Prostate cancer - What is prostate cancer and how can it be treated?
Prostate cancer general facts
Prostate cancer is a major public health concern since 36% of cancers diagnosed in men are prostate cancers, far behind is lung cancer (14%) and rectum cancer (10.4%). One man out of 8 will suffer prostate cancer before 75 years old. At the global level 700.000 prostate cancers are diagnosed every year and the trend is toward an increase of the incidence with life expectancy growing. Although very common especially in older man, prostate cancer evolves relatively slowly and it is the 3rd cause of death by cancer although it is the most common cancer.
The prostate is a male genital gland, about the size of a chestnut. It varies in size according to age. Located under the bladder and in front of the rectum (back passage), the prostate gland forms a type of sheath around the upper part of the urethra (the canal which discharges urine from the bladder).
Contrary to many generally accepted ideas, the prostate is not directly involved in sexual intercourse: it does not affect the mechanisms of libido and erection. However it is involved in the ejaculation mechanism, since it secretes most of the fluid which is used to transport and activate sperm.
What is cancer?
All body organs are composed of cells that are specialized to the type of job that they do. Our cells are dying and being replaced constantly and this process occurs by cell division.
Cancer is caused by a defect during the division of normal cells which turns them into malignant (cancerous) cells. Malignant cells grow much faster than healthy ones and can spread into surrounding tissue.
Eventually these growing malignant cells will form a mass of tissue known as a tumor. First located in one organ, a tumor may then spread to surrounding ones. When tumor cells are transported through the blood and lymph systems to reach remote organs, we use the term metastases (from the Greek word meaning displacement).
Prostate cancer is the most common cancer in men; responsible for one in three of all male cancers. There are more cases of prostate cancer every year than lung and colon cancer.
The aggressiveness of prostate cancer can vary; some cancers develop very slowly and have no symptoms, whereas others spread quickly, invading surrounding tissue and forming metastases. The risk of prostate cancer increases with age.
Prostate cancer is diagnosed in about 8% of men. There are generally no signs or symptoms during the early stages of the disease, and these appear depending on where the cancer is located in the prostate and whether it has spread.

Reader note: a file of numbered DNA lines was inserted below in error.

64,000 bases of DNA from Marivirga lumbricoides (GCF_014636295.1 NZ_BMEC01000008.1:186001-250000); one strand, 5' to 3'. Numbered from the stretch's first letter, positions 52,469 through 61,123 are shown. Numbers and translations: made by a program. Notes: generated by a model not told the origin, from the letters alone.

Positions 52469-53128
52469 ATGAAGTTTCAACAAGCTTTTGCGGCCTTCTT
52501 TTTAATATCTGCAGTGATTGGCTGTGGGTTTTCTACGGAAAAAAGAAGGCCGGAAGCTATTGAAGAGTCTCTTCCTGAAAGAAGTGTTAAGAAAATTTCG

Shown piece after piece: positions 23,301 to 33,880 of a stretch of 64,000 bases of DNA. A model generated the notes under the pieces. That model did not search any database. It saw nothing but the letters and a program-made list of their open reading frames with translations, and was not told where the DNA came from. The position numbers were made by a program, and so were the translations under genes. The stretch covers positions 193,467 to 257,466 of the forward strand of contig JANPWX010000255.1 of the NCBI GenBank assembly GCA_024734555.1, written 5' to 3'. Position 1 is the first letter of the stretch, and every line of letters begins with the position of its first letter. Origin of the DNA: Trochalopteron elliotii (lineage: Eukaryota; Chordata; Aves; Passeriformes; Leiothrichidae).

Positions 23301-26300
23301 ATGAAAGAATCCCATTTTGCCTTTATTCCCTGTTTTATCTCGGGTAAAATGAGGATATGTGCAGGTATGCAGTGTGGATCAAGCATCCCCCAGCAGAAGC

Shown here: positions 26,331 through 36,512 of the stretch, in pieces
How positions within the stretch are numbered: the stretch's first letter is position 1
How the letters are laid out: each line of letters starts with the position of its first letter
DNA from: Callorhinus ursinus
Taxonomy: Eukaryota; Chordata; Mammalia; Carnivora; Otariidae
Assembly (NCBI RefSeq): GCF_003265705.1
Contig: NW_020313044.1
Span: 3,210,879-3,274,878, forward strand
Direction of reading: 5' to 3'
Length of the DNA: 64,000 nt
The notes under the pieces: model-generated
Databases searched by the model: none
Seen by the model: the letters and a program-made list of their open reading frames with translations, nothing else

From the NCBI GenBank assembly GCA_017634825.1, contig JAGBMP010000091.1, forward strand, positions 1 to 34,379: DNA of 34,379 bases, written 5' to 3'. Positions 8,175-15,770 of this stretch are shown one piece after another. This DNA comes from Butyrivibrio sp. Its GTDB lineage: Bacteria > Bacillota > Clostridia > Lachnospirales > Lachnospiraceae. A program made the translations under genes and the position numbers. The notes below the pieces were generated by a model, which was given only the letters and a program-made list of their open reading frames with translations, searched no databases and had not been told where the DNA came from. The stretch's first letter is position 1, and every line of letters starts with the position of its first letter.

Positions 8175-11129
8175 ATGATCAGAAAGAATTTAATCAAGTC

Assessment & diagnosis
If diagnosed early the chance of recovery from prostate cancer is very high.
Prostate cancer can be detected in routine investigations. A doctor will perform a digital rectal examination of the prostate to feel for any abnormalities such as hardness or increased size. A doctor will also carry out a blood test to record levels of prostate specific antigen (PSA). PSA is a protein produced by both normal and cancerous prostate cells and high levels of PSA can be a sign of cancer. The PSA test identifies tumors that cannot be detected by digital rectal examination (about 30% of cases of all prostate cancers). Some cancers are detected during tests for benign prostate hypertrophy.
An urologist may carry out further tests for confirm a prostate cancer diagnosis:
- Prostate biopsy: a sample of prostate tissue is removed with a fine needle for examination.
- MRI or CT scan: imaging of all body organs to detect for possible cancer in the lymph nodes, liver or other organs.
- Bone scan: imaging of all bones to check for any cancer in the bones.
Cancers are diagnosed at different stages and are classified into:
Localized prostate cancer (stages T1 or T2):
the tumor is confined to the prostate (intracapsular)
Locally advanced prostate cancer (stages T3 and T4):
the tumor spreads into surrounding organs
Treatment for localized prostate cancer
Treatments for prostate cancer include:
Surgery (radical prostatectomy)
The whole prostate is removed with the seminal vesicles (which produce semen), the connected canals (which carry the sperm), part of the neck of the bladder and the surrounding lymph nodes. Surgery requires a general anesthesia and lasts about three to four hours.
- External radiotherapy (radiation therapy or EBRT)
This treatment involves the use of radiation (very high energy rays) directed at the prostate gland to kill cancerous cells. Healthy cells have a special repair mechanism if affected by this type of radiation but cancer cells do not so are killed. Radiotherapy does not require anesthesia and treatment is generally given during regular visits over several weeks.
This treatment involves the implantation of tiny radioactive seeds directly into the prostate gland to irradiate and destroy the cancer cells.
Guided by ultrasound, the prostate gland is frozen solid killing the cancerous cells. The procedure is done under anesthesia and requires at least an overnight stay in hospital.
- High Intensity Focused Ultrasound
High Intensity Focused Ultrasound (HIFU) is a minimally-invasive treatment for localized (contained) prostate cancer. Ultrasound waves are focused with extreme precision instantly and effectively destroying the targeted cancerous cells in the prostate. The ultrasound waves are delivered via a probe which is inserted into the rectum (back passage). The treatment lasts one to three hours and can be performed under general or spinal anesthesia.